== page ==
It's easy to think of one company that's currently "be-Tween" a proverbial rock and a hard place. And while nobody can forecast how it will affect the company or its management, youth retailer Tween Brands
In August, the retailer that operates Limited*Too and Justice stores, released the results of its second quarter. Let's just say the numbers didn't quite live up to management's expectations. Sure, management can't always be right. After all, no one is perfect. But what makes this time a little bit sketchy is that between the time guidance was issued and the earnings release, CEO Michael Rayden was selling off $6.1 million worth of shares.
May projections of "conservative" per-share earnings were between $0.13 and $0.16, but actual earnings clocked in at $0.07 per share. The results sent the stock tumbling over 28% and shareholders running to the nearest lawyer.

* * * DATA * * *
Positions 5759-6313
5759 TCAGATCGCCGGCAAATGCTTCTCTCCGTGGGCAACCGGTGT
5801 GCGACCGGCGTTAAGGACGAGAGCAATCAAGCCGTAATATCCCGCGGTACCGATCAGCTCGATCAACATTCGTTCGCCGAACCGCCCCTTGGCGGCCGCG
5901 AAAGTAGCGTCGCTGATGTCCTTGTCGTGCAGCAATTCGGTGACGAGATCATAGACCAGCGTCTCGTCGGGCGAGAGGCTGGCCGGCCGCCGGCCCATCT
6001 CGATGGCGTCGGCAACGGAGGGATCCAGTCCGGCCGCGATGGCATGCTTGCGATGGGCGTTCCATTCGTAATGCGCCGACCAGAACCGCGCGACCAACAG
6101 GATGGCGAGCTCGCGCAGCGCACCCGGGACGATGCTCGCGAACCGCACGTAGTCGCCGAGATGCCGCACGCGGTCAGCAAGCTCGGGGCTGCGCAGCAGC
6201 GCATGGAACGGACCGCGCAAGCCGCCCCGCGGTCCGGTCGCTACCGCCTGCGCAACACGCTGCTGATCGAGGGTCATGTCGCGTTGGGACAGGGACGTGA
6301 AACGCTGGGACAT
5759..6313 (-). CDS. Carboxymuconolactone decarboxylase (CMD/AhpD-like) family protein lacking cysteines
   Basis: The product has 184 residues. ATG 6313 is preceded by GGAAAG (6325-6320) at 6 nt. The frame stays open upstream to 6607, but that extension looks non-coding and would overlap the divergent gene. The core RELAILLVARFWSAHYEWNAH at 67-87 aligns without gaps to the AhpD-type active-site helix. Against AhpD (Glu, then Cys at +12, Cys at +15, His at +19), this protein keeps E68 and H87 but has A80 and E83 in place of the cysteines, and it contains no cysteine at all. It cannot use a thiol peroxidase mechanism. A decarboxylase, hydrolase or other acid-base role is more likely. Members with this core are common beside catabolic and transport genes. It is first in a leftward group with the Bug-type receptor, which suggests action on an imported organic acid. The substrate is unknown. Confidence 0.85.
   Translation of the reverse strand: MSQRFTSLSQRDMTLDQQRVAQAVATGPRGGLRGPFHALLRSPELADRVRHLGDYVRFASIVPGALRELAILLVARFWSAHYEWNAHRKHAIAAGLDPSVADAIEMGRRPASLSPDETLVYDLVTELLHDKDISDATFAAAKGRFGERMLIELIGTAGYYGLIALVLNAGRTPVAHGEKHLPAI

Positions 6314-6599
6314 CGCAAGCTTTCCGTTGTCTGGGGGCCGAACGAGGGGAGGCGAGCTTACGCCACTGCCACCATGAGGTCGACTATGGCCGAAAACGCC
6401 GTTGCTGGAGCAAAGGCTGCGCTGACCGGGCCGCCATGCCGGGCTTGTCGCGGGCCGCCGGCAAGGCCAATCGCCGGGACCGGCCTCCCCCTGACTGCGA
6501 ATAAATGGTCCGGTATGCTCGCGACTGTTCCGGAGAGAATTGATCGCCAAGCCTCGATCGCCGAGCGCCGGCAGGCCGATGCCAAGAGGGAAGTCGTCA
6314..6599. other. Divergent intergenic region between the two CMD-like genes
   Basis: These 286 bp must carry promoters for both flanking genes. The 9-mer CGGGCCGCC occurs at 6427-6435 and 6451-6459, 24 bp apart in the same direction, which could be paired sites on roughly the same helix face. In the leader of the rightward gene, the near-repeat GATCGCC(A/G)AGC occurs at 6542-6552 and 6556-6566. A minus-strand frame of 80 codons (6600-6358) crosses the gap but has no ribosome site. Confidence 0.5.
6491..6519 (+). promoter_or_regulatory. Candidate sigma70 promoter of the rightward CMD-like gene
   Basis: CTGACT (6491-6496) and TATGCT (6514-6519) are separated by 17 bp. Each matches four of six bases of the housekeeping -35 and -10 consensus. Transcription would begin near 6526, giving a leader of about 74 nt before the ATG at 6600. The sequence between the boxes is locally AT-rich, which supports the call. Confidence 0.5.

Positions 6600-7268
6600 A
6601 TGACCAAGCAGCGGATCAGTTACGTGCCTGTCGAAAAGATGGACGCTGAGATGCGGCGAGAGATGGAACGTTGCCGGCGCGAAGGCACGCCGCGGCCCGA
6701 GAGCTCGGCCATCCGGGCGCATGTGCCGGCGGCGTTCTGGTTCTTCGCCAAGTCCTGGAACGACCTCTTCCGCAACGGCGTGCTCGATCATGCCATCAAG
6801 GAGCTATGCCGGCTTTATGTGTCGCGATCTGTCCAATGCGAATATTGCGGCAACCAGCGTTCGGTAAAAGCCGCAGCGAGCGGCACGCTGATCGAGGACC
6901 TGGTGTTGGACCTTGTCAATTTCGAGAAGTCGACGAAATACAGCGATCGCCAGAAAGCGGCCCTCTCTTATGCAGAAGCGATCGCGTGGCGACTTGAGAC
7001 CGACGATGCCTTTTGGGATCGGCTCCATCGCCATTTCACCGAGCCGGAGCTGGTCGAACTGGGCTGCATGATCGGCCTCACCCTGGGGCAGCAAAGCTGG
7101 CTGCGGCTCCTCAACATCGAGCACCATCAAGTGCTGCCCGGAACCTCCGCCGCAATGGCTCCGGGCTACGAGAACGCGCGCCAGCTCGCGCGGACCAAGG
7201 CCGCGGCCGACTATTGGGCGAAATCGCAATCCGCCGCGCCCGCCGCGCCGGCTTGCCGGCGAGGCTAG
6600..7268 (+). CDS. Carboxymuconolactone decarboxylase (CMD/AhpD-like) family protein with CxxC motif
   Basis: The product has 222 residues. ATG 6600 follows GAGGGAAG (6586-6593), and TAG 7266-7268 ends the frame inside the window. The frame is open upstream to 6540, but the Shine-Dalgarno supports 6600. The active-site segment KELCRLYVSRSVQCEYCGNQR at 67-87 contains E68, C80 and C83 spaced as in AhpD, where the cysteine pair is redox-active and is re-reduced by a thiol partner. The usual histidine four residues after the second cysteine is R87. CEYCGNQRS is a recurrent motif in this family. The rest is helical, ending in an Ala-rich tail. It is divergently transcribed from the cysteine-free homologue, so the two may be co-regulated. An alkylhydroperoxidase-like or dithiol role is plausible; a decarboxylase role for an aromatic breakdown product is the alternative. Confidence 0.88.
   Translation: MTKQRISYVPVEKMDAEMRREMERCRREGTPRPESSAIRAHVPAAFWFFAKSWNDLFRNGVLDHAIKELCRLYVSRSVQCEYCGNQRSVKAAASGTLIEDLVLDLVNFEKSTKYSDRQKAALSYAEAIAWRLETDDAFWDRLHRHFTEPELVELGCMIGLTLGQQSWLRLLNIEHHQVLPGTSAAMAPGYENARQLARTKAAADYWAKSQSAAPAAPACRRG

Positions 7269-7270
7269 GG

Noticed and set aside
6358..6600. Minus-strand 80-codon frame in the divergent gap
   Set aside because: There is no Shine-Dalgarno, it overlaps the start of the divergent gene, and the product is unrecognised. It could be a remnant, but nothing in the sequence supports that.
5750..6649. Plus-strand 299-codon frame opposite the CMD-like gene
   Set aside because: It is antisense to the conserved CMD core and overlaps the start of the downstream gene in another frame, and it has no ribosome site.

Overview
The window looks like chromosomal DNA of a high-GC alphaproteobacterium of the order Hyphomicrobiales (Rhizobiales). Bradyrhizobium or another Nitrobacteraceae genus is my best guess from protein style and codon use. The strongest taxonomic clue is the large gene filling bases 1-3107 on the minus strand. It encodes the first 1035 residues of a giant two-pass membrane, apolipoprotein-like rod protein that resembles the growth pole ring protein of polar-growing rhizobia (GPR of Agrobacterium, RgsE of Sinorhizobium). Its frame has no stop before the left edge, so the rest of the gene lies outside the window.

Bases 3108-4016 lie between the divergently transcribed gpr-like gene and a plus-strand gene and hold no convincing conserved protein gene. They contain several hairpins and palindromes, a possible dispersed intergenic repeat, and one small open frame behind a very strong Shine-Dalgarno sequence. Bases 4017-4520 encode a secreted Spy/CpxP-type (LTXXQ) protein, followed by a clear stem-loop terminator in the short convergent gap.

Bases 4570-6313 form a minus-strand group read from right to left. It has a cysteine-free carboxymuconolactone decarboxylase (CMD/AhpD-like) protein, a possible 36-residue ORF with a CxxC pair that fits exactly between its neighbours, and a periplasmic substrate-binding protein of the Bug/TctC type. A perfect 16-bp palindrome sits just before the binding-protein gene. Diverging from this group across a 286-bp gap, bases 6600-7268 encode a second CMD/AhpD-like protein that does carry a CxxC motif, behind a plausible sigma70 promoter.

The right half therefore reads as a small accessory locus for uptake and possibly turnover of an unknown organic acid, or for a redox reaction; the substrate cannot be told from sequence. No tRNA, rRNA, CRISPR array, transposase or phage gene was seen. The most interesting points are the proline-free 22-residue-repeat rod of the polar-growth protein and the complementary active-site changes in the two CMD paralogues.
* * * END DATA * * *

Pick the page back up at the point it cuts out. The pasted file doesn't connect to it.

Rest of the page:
Rayden's explanation for the sizable miss was that later back-to-school start dates and altered timing for state-tax holidays in Texas and Florida had trimmed results. But other retailers like Gap
But now, headlines for Tween include a string of press releases by attorneys who have filed class action suits, claiming that Rayden "violated federal securities laws by issuing various materially false and misleading statements that had the effect of artificially inflating the market price of the company's securities ..." The attorney's releases essentially invite aggrieved Tween shareholders to join in their class action suits in order to fight for the company to pay for damages on behalf of investors who bought Tween Brands between June 8 and Aug. 21.
I suppose the ultimate effect of these unfolding events is anyone's guess, but the lesson Fools can take away from this is: You can't always have faith in management, and performing due diligence is always a necessity. Fellow Fool Tim Otte recently questioned American Eagle's
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